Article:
Simple, because roughly after the Middle Ages comes the Navigations which integrated the world, and a visible European dominance in some important issues.
The history of Asia can not ignore Europe after the XVI c. Before that, Europeans had to travel by land, as Marco Polo and the Franciscans who reached China, and the Muslims separated Europe and East Asia. Thus, Europeans had a relatively smaller influence. Asian story was more localized and independent.
After the navigations, Japan traded and closed itself, India traded and started to be colonized, China had Portuguese in Macau and Mateo Ricci. Spain got into Philippines, Portuguese in East Africa, India, South East Asia, etc. The Ottomans and Muslims were bypassed in trade with loss of wealth. Besides, all of them had their own complex relations with western tech, ships, science, astronomy, firearms, weapons, religion. And obviously this kind of global issues never really stopped.
Studying medieval Asia is relatively more limited to Asian concerns, post-medieval Asia has to take more European and global issues into account. This means that it makes sense to separate the periods when studying history - this is what makes these "period names" relevant or not, even if one chooses different exact dates to mark the transition in different places. These periods are just meant to help our understanding - nobody in the XVI c. had a party to mark the end of the Middle Ages :-)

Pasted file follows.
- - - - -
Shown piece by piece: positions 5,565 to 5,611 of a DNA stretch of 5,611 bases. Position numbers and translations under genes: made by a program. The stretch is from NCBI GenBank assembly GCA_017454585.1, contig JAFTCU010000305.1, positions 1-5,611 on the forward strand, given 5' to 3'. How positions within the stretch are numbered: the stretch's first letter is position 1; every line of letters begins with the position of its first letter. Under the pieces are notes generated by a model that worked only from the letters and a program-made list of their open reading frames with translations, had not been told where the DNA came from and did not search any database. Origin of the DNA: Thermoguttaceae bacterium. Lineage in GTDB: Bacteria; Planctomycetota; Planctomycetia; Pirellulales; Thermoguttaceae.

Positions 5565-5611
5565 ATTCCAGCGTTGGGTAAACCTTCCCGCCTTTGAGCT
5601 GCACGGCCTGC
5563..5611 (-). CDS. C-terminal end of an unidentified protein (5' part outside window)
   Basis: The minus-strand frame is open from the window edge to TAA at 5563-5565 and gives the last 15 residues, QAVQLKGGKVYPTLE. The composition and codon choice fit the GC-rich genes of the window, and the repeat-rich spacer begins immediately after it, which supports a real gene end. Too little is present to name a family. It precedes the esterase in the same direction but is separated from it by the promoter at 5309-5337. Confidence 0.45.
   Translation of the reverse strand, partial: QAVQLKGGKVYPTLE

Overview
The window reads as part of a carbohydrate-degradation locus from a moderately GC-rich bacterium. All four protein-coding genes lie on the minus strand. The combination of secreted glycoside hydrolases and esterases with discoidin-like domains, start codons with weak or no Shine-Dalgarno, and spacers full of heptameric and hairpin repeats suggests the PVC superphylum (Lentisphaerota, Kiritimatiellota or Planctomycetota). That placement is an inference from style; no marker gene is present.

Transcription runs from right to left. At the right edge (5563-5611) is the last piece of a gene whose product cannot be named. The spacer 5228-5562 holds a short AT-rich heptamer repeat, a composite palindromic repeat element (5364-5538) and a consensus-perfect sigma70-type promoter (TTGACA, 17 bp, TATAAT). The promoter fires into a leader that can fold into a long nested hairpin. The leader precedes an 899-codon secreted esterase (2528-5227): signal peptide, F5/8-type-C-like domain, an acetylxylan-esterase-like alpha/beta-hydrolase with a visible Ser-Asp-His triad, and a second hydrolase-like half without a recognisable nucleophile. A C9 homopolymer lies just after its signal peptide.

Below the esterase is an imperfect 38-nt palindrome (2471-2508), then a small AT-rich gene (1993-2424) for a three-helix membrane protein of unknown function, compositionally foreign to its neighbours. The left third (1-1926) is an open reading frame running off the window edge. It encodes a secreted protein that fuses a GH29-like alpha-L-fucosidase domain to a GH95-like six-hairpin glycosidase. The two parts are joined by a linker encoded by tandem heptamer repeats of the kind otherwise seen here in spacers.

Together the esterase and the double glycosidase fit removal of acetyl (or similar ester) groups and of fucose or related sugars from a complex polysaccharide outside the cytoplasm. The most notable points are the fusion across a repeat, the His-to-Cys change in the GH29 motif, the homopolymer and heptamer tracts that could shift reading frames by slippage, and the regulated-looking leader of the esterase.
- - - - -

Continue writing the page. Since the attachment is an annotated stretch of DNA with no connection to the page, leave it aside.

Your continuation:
e.g., if pre-history means 'before writing', this is helpful because historical methods must be different if there is no hope of finding written records. Some may prefer that "pre-history" mean 'before agriculture', it also makes sense, as hunter-gatherer societies are different from settled ones. Separating Modern Age from Contemporary Age in the French Revolution makes sense if one is concerned with political history, about monarchies x republics, and related concepts about human rights and the legitimacy of the state, etc.
EDIT about China/Japan being closed:
there were significant numbers of Christians in China and Japan before persecutions; Jesuits were even present in the imperial and shogunate courts, got involved in big decisions such as agricultural calendars and princely education, besides the Franciscans among the poor; the closed Japanese, besides trading in Nagasaki, still had selected people in Nagasaki watching and studying whatever stuff/tech the Dutch had; silver coins were often traded between china-philippines-mexico; The big decisions about opening/closing, or about tolerance/persecution of Christians were influenced by contacts with Europeans, including personal contacts of the daymo/shogun or imperial officials, dinners between the shogun and strategically drunk ship captains, and paranoid delusions about Spanish invasion from the Philipines or Christian help to the deposed chinese dynasty.
Moreover, even the concept of "closed country" does not make sense unless there is a "why?" or "against whom?" How can one discuss why they closed their countries with no account of what the europeans were doing there before/after the closure, or what people expected to happen if they opened up?